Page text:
Don't you wish you were here? It wasn't crowded at all, and the sea was soothingly cool and the air was warm with a breeze. Just below sweaty hot and one hundered per cent perfect.

We had the best hamburger so far (and we admit, we've had a few) at the lovely Mary's on Santa Monica blv. The place was gay friendly and really cool. Mattias reported disco balls and ABBA music in the men's room, and our check came in a silver stiletto shoe :D

From there on, the day started going slightly downhills. We took a little spin around the blocks trying to find a parking spot near the Hollywood walk of fame (the stars, you know) and just as we went over a crossing, a man who had parked right on the corner flung his door open and we slammed into it. Miraculously, his car was perfectly fine, and I think we were more worried about him making a fuss than what happened with our car. At least a life of lawsuits flashed before my eyes when I heard the horrible noise of car against car.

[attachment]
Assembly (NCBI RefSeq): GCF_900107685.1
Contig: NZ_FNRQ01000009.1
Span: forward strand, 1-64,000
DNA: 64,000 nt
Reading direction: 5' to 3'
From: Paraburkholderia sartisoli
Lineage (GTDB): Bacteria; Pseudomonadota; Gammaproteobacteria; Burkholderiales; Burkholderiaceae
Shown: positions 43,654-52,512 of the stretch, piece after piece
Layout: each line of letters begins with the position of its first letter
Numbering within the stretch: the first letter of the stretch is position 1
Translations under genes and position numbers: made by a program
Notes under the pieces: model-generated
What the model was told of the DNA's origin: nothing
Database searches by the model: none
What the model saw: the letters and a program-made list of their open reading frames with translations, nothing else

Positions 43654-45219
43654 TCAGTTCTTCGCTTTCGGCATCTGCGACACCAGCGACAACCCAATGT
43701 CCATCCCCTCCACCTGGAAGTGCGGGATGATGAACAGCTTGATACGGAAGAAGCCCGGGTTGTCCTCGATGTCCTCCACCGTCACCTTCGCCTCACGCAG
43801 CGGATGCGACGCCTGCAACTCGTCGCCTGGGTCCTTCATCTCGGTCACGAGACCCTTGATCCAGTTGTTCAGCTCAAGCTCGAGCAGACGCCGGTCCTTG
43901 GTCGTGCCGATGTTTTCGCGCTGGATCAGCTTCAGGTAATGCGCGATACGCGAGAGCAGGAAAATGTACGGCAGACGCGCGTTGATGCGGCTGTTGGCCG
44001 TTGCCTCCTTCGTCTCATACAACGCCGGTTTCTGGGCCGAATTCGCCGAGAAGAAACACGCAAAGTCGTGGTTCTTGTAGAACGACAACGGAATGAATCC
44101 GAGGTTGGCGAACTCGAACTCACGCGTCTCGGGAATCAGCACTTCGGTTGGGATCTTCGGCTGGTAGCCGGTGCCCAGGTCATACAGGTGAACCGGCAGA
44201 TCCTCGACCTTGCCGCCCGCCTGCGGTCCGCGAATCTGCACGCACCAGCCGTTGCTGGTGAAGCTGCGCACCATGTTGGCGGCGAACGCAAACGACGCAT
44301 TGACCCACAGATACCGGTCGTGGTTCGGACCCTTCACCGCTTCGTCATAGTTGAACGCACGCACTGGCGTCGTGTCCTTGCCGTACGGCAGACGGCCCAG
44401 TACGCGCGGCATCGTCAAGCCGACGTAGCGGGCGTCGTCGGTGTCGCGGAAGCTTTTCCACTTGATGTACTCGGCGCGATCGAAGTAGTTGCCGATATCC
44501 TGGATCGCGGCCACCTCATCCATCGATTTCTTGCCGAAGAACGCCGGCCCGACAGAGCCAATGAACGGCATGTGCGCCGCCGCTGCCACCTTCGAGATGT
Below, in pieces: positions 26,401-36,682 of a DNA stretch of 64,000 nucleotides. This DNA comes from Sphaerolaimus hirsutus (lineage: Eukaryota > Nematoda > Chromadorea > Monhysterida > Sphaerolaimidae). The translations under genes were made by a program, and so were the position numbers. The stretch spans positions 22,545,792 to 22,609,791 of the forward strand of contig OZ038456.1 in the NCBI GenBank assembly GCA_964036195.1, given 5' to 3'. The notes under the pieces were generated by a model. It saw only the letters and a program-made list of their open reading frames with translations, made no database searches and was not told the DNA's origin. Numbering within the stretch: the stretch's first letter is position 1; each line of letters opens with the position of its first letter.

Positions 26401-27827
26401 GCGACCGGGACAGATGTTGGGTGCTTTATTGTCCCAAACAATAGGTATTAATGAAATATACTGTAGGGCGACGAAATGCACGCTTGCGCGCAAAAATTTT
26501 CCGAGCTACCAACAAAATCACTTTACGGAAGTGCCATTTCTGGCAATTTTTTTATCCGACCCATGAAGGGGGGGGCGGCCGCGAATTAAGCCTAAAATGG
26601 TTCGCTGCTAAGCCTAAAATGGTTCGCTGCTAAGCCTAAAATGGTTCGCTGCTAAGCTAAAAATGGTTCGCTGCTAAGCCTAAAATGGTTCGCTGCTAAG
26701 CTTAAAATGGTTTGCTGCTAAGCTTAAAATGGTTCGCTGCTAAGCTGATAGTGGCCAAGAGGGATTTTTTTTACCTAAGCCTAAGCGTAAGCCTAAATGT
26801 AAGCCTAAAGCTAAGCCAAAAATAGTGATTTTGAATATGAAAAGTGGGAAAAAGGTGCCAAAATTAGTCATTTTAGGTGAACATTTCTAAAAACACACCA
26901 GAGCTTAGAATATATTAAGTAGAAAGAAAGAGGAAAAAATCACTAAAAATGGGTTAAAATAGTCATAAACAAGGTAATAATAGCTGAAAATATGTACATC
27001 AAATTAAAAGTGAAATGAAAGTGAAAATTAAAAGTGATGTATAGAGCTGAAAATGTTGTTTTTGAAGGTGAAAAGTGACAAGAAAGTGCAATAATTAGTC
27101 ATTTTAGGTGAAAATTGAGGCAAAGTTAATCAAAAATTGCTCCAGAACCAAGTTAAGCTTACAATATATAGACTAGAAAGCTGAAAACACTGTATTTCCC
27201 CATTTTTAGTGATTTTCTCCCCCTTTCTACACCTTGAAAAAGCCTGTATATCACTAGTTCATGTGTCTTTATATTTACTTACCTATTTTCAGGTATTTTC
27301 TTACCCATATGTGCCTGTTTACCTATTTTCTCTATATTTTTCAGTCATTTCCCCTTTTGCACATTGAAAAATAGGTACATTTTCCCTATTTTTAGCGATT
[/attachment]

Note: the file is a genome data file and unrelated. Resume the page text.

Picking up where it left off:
Anyway, our little darling now has her first beauty spot, a cute little dent just behind the right hand headlights. To be honest, with some of the city driving that goes on here, we're surprised it hadn't happened before. Nearly all cars have scratches and bumps here. And not to worry, we went for the extended insurance which covers this sort of damage.